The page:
Michael Oberschneider, Psy.D., a clinical psychologist and director of this practice, wrote an interesting article on this blog “stress and the economy” where he examined many of the mental health issues that arise during bad economic times. Often, people’s social and emotional problems are, in some part, linked to the occupational and academic problems of their career path.

It can be hard, when it comes to career, especially in these times, to put all the puzzle pieces together on your own.

With millions of jobs being lost since December 2007, it can be difficult for a college student to select a major that they will enjoy and where their will be opportunities when they graduate. It can be difficult for a early career or mid-career employer to see the opportunities for change. It can be equally as hard for executives contemplating a job to the top job to figure out how to make the next move up.

There is no question, bad economy or not, that there are career-related opportunities for everyone. The surprising part might be that some of these opportunities are created by the poor economic times themselves. Here is some general advice for trying to figure out your career during these heady economic times:

  • Start early. Don’t procrastinate. It might take longer to get a job than in the past, so if you start figuring out what you want and who you are now, you will be in the application pool earlier.
  • Talk to a career coach about your aptitudes, strengths, weaknesses, resume, cover letters and the types of jobs and work environments that are best for you. Consider career-related motivation, aptitude and personality testing. This will give you an idea of the jobs you’ll be targeting and a rough estimate how long it will take for you to get a shot. This can be equally as helpful to a top executive or a mid-career employee as it is to a earlier-career employee or a college or high school student.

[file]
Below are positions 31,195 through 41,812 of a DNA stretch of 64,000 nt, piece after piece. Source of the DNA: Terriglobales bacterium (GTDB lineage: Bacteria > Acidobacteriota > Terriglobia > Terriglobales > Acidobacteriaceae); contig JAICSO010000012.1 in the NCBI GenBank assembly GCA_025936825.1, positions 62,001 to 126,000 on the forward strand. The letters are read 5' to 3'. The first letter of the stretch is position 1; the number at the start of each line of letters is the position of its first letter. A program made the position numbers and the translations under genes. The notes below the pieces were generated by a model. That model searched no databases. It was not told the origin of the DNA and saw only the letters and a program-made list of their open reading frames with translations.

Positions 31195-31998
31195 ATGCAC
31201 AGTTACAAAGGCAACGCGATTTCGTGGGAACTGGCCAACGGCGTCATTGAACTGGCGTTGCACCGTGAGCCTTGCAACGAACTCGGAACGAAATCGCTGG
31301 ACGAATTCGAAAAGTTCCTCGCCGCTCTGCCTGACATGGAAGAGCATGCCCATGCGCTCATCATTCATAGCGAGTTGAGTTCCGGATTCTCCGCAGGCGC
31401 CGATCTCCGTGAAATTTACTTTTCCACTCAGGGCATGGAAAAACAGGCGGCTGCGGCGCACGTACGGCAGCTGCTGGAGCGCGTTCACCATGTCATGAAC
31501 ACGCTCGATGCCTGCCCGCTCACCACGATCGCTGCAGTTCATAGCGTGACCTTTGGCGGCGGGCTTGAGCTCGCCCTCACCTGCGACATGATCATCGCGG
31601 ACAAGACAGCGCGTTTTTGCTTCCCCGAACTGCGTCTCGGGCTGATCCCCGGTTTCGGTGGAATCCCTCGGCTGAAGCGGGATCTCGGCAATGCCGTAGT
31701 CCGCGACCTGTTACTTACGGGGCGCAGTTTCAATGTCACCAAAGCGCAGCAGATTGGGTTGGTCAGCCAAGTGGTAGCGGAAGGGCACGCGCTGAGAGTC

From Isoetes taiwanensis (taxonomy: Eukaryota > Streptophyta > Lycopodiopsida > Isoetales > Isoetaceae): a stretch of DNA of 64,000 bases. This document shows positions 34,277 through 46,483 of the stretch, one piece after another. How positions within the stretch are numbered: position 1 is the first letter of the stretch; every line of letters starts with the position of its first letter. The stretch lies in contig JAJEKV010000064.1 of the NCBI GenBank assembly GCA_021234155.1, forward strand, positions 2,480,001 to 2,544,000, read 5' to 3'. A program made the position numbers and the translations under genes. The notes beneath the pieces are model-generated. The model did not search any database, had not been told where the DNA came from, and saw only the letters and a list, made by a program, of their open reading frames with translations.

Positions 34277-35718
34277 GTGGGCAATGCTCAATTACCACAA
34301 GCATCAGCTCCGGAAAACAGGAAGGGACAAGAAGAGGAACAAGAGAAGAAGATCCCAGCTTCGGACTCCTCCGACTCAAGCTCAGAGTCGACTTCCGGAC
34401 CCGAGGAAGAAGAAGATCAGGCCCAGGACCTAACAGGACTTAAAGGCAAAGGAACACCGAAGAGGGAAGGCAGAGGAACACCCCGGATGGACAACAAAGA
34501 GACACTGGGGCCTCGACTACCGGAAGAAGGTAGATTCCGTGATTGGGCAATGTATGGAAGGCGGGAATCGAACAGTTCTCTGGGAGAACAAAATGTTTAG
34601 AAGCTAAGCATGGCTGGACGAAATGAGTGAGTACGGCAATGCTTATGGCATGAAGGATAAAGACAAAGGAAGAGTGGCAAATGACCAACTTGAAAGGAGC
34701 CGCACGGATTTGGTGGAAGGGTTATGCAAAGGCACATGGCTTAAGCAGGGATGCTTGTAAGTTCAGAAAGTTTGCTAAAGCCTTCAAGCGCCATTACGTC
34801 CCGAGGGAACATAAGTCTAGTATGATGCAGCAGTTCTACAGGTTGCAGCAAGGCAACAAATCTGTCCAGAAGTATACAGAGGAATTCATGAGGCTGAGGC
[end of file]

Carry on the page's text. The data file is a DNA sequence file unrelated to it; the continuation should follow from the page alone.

• Network, talk to friends, neighbors, parents, uncles and aunts, alumni from your schools, faculty and anyone else who might have a job idea for you.
  • Since its unlikely you’ve interviewed we’ll consider reaching out to a career coach to help you find someone to do mock interview preparations with you.
  • Go to career fairs, company information sessions, corporate open houses and any other events that allow you to develop face-to-face connections with people involved in the hiring process. If you are in high school or college, this is a great reason to do an internship or apprenticeship.
  • Have your resume reviewed, edited and strengthened to highlight the qualities that recruiters are now looking for now that the career market has shifted.
  • Career coaches can also help you hold onto jobs that you don’t want to lose or make strides to move up in your company.
  • Talk to recruiters, career coaches and others who understand the nuances of this economic market, and who can pick up on things which companies are expanding or which ones have begun hiring because they realized they had laid off too many people.

If you have anymore career questions or would like to set up a career consultation, you can contact me at (703) 723-2999, Ext. 711 or read more at www.ashburnpsych.com.

~ Jayson Blair, Certified Life Coach, APS